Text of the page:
Painter István Sándorfi Added To The Gallery Collection

Winn Slavin Fine Art in collaboration with Jane Kahan Gallery in New York welcomes the addition of Hyperrealist Painter Istvan Sandorfi to the gallery. 

István Sándorfi, also known as Étienne Sandorfi, was a French/Hungarian naturalist painter. He received his formal art education at École nationale supérieure des Beaux-Arts and at École nationale supérieure des arts décoratifs in Paris. He mastered what art critics now term hyperrealism, but he did so with his very own blend of surrealistic elements. He got introduced to oil painting at the age of 12, since then he dedicated much of his life to perfecting his painting techniques in order to achieve the photoreal and at the same time pull the carpet away under the viewer by letting part of a person disappear in thin air. He was reclusive, mostly working at night. He kept the contact with galleries and collectors to the bare minimum, only enough to make ends meet. In the beginnings he survived by making illustrations for advertisements and portrait commissions. 

About his Art

Although he had reached international acclaim by the 1970’s, he cracked the code after the 1980’s. Before then he did self portraits. But these were somewhat tormented and left gallery owners with an ambivalent feelling. On one hand they knew they were dealing with a great artist but on the other they had to accept displaying the works of someone with a very limited audience indeed. In the 1980’s he started to use more cold blues, greens and violets. This created a delicate but psychologically charged palette as contrasted with beige and orange. The artist applied a single strong source of semi-diffused grey daylight and reflective light: a simple arrangement to give the scenes documentary authenticity. By the late 1980’s the subject matters were increasingly women mixed in unusual poses with parts secluded or entirely missing.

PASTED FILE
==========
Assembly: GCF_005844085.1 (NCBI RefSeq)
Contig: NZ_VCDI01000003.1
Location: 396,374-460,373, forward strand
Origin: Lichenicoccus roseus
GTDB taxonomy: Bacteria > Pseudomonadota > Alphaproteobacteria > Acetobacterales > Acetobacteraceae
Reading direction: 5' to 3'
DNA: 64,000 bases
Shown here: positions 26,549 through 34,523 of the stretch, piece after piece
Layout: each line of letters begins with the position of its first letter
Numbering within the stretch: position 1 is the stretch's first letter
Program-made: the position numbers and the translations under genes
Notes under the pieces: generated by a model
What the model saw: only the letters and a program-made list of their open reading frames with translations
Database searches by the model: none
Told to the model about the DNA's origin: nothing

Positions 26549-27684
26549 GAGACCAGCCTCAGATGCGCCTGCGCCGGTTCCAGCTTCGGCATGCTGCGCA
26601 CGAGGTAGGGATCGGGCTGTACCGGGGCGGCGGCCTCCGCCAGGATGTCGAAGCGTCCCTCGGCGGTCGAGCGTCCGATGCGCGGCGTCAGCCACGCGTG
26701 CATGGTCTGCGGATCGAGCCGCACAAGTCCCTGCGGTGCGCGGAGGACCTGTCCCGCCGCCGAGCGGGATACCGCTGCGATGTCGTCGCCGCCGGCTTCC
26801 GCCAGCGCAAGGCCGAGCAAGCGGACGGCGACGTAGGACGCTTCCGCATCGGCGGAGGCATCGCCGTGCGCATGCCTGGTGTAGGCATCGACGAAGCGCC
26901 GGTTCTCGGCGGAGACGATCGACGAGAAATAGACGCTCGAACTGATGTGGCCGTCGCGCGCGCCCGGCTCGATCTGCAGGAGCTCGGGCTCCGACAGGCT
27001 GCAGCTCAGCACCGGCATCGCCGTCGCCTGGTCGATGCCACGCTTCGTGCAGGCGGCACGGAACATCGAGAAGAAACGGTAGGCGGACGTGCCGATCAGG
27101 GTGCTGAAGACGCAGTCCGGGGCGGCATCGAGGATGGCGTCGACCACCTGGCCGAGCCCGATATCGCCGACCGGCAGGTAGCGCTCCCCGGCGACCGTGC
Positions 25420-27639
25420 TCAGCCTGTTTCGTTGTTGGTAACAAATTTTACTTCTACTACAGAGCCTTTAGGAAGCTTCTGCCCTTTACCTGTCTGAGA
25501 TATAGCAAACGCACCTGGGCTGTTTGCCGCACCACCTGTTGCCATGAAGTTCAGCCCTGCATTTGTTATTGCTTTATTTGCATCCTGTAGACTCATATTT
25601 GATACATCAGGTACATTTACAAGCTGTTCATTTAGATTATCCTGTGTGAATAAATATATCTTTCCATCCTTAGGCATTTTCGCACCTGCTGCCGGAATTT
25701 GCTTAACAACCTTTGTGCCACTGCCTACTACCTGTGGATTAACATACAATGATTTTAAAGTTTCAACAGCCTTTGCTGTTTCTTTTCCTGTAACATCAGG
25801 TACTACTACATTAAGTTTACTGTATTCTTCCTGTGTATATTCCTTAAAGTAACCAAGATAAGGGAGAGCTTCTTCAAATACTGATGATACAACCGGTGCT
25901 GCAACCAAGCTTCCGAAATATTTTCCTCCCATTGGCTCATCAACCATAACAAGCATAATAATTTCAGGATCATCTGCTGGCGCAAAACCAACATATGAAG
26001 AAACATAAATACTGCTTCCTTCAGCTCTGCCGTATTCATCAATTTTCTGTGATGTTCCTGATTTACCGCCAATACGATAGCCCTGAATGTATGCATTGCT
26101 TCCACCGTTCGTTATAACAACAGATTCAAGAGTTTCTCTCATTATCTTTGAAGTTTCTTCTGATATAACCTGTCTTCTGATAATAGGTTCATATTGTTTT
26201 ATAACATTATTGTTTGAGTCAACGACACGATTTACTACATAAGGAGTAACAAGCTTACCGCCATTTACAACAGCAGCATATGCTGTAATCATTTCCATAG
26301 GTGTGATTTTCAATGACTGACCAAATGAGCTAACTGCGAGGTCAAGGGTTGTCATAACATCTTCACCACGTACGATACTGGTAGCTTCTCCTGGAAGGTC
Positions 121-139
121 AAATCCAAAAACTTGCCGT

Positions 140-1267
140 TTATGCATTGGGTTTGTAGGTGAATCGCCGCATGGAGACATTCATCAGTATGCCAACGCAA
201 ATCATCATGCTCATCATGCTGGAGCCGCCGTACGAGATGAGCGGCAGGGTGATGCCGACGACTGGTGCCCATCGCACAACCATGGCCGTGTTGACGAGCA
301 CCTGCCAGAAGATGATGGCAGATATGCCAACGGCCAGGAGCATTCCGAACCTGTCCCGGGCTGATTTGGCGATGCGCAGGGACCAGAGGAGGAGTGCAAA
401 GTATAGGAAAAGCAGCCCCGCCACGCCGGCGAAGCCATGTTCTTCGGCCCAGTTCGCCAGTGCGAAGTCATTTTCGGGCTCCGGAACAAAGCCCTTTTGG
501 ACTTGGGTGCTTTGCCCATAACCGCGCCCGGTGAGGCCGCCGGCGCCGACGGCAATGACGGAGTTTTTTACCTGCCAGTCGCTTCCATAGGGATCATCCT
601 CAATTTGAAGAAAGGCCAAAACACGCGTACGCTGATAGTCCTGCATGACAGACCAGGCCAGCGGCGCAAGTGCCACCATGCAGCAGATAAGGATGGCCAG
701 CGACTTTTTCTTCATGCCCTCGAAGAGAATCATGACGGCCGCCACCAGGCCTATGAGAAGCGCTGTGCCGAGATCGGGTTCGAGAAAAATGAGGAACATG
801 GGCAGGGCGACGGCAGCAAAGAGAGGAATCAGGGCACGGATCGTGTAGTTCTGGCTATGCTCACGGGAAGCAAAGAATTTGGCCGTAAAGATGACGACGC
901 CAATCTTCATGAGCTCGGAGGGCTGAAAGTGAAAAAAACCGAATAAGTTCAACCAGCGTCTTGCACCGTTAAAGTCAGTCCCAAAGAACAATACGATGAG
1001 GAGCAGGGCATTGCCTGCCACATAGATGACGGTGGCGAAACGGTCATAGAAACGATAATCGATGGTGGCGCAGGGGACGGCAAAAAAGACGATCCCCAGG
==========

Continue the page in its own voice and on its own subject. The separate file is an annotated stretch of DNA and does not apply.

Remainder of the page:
Drapery and runny paint was used as illusionary cue points to his partially disappearing parts. This never had the character of mutilation of the figures. No rather, what we’re left with is a poetic take fleeting moment of us being a human beings. The pictures are riddles. The studio, the painting medium, and various props are deliberately fused together in compositions of beauty and melancholy. Along with depicting the human, it is almost as much paintings about painting in a way.


Anne Aux Yeux Clos
Oil on canvas
51 1/8 in x 35 in


L’Angelus de Nepharene
Oil on Canvas
76 3/4 in x 44 7/8 in

Oil on canvas
63 3/4 in x 38 1/4 in

La Douleur du Gaucher
Oil on canvas
45 5/8 in x 35 in

Le Repos d’Amelie
Oil on canvas
59 in x 59 in

Hommage à Nepharen

Oil on canvas

59 in x 63 in

La Percee d’Isophobe
Oil on canvas
59 in x 59 in